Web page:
Security top of mind as GM patches security vulnerability

Published: August 4, 2015

Updated: July 24, 2018

Author: Sean Cooper

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When it comes to cybersecurity, there seems to be a never-ending battle of cat and mouse between hackers and programmers. The programmers make security a top priority, but somehow the hackers always manage to find a loophole.

This story played itself out yet again in a recent security breach in the automobile industry. As reported by LeftLaneNews, General Motors (GM) recently patched a security vulnerability where hackers could have gained full access to its OnStar RemoteLink system.

Security expert Samy Kamkar recently revealed the breach in a YouTube video. He said that he found out how to locate, unlock and remote-start any GM automobile with RemoteLink. This was done by intercepting communications made between the mobile app and OnStar servers. He said he is saving the juicier details for DEF CON, one of the world’s largest annual hacker conventions, and future YouTube videos.

However, Kamkar didn’t reveal the security breach to the entire world without first speaking to GM. Kamkar is an ethical hacker, otherwise known as a “white hat” hacker. He worked together with GM to develop a patch for the breach to stop hackers from exploiting this vulnerability. GM quickly implemented the fix, which took place on the server. If you have OnStar RemoteLink in your vehicle, no software installation is needed.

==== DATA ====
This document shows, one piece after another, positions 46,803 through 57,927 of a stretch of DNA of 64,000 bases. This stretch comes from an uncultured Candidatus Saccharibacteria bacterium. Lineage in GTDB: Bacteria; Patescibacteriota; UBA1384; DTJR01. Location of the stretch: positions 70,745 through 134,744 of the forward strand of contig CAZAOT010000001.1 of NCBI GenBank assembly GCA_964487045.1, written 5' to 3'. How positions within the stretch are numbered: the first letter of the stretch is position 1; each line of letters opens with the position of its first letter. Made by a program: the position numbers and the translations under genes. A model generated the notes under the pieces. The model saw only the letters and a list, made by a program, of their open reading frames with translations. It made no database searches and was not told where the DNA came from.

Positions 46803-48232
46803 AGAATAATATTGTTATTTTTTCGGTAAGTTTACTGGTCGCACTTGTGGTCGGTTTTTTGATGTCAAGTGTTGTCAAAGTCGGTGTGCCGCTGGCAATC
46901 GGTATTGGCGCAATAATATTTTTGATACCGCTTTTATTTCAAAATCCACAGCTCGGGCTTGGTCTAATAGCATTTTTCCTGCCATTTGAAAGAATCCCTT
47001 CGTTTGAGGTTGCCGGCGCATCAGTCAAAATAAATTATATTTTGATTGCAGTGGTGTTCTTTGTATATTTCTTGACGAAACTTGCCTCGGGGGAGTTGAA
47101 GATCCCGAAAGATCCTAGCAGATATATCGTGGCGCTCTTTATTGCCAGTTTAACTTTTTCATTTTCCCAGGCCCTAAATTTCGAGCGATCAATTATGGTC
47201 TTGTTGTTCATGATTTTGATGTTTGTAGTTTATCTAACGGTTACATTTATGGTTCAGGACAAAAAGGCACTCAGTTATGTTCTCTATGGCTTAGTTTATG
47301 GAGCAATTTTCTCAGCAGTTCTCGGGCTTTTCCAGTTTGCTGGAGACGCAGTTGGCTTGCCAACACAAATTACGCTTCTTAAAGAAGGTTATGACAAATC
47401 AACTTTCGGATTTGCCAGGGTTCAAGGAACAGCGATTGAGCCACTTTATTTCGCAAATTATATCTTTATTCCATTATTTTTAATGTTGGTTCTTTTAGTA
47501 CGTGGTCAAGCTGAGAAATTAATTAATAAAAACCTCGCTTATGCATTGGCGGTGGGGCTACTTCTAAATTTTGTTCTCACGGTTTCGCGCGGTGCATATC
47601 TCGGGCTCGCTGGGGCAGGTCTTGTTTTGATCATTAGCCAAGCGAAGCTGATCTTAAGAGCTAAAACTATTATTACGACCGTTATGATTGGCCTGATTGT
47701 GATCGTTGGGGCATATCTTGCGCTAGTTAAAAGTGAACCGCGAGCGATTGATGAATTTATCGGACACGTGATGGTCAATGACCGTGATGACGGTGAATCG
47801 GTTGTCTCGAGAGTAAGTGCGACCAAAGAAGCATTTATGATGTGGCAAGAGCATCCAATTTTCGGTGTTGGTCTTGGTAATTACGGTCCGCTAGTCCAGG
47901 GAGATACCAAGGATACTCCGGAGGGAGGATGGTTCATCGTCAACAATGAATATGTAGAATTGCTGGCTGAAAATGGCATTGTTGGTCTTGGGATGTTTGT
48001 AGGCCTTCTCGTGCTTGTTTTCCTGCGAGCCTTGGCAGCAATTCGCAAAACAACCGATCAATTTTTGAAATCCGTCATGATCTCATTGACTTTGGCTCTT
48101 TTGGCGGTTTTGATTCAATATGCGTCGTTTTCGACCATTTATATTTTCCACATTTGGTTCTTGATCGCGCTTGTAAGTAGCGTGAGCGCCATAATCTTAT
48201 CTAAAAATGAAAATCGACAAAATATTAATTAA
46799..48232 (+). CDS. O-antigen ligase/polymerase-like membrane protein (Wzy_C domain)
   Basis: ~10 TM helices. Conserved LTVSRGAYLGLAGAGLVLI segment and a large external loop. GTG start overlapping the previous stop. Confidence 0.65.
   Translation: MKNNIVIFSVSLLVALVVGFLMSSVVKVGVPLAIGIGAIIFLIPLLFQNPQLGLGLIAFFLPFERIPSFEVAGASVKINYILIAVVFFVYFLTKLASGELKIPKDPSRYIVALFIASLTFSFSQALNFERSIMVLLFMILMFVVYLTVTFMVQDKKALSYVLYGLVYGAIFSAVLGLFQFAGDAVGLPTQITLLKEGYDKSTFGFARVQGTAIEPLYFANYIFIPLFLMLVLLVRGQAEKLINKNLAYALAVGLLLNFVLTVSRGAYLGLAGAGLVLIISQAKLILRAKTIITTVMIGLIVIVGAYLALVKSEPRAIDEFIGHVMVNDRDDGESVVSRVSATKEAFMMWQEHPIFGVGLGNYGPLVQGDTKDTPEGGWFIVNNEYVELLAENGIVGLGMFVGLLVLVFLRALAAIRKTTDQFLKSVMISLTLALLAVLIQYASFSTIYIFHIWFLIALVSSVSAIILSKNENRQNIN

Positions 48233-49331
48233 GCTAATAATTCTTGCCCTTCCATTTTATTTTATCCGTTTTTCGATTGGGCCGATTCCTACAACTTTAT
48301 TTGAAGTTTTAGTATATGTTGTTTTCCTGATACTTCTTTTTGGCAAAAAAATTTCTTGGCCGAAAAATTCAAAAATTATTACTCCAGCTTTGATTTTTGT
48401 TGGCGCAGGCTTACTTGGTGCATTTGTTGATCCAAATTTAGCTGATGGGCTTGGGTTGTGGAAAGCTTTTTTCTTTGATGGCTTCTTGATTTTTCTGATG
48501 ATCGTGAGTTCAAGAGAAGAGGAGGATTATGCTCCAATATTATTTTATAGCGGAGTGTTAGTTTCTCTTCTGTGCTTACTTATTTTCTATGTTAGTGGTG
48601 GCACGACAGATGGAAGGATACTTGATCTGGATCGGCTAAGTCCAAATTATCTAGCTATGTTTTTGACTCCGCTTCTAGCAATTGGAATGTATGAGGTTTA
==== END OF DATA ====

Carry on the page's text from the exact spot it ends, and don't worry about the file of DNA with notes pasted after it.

"GM product cybersecurity representatives have reviewed the potential vulnerability recently identified by Mr. Kamkar, and a fix has already been implemented to address this concern," GM said in a statement to The Detroit News. "No additional action is required by our customers."

The vulnerability came up just a week after Fiat Chrysler Automobiles dealt with a similar situation for its Uconnect infotainment systems. A team of researchers found a vulnerability that enabled hackers to take over the control of a Jeep Cherokee's brakes and steering. Fiat Chrysler Automobiles tried to sweep the problem under the carpet by quietly developing a software update. However, things didn’t go as well as planned, as 1.4 million vehicles had to be recalled.

“White knight” hackers have been sounding the alarm bells recently for possible security breaches for automobiles. With advances in technology comes the potential for security vulnerabilities. Integrated cellular connections, Wi-Fi and Bluetooth are all ways for hackers to potentially gain access to vehicles. Security fixes can be difficult to implement. If they can’t be done remotely, owners may need to visit a dealership.

"Cyber security is a global issue facing virtually every industry today, and a lot of work continues to been done at GM in this space," GM said. "Our customers' safety and security is paramount and we are taking a multi-faceted approach to secure in-vehicle and connected vehicle systems, monitor and detect cyber security threats, and design vehicle systems that can be updated with enhanced security as these potential threats arise."